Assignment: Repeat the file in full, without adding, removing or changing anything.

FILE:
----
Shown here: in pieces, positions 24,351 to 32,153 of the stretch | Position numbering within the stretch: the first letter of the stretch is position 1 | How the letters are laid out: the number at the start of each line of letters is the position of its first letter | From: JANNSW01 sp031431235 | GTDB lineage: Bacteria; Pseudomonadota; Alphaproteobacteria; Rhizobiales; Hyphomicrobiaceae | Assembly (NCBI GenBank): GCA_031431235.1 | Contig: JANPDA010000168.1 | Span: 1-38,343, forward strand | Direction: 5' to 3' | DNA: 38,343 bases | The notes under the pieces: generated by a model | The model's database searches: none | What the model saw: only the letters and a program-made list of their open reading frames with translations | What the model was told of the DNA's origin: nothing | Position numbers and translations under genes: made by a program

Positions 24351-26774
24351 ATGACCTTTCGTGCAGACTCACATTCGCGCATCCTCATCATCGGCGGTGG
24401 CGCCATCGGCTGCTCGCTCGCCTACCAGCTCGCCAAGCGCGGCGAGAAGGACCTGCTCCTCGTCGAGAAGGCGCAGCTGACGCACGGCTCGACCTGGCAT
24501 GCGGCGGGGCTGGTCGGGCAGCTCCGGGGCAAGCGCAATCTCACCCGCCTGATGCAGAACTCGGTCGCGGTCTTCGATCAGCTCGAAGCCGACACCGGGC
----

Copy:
Shown here: in pieces, positions 24,351 to 32,153 of the stretch | Position numbering within the stretch: the first letter of the stretch is position 1 | How the letters are laid out: the number at the start of each line of letters is the position of its first letter | From: JANNSW01 sp031431235 | GTDB lineage: Bacteria; Pseudomonadota; Alphaproteobacteria; Rhizobiales; Hyphomicrobiaceae | Assembly (NCBI GenBank): GCA_031431235.1 | Contig: JANPDA010000168.1 | Span: 1-38,343, forward strand | Direction: 5' to 3' | DNA: 38,343 bases | The notes under the pieces: generated by a model | The model's database searches: none | What the model saw: only the letters and a program-made list of their open reading frames with translations | What the model was told of the DNA's origin: nothing | Position numbers and translations under genes: made by a program

Positions 24351-26774
24351 ATGACCTTTCGTGCAGACTCACATTCGCGCATCCTCATCATCGGCGGTGG
24401 CGCCATCGGCTGCTCGCTCGCCTACCAGCTCGCCAAGCGCGGCGAGAAGGACCTGCTCCTCGTCGAGAAGGCGCAGCTGACGCACGGCTCGACCTGGCAT
24501 GCGGCGGGGCTGGTCGGGCAGCTCCGGGGCAAGCGCAATCTCACCCGCCTGATGCAGAACTCGGTCGCGGTCTTCGATCAGCTCGAAGCCGACACCGGGC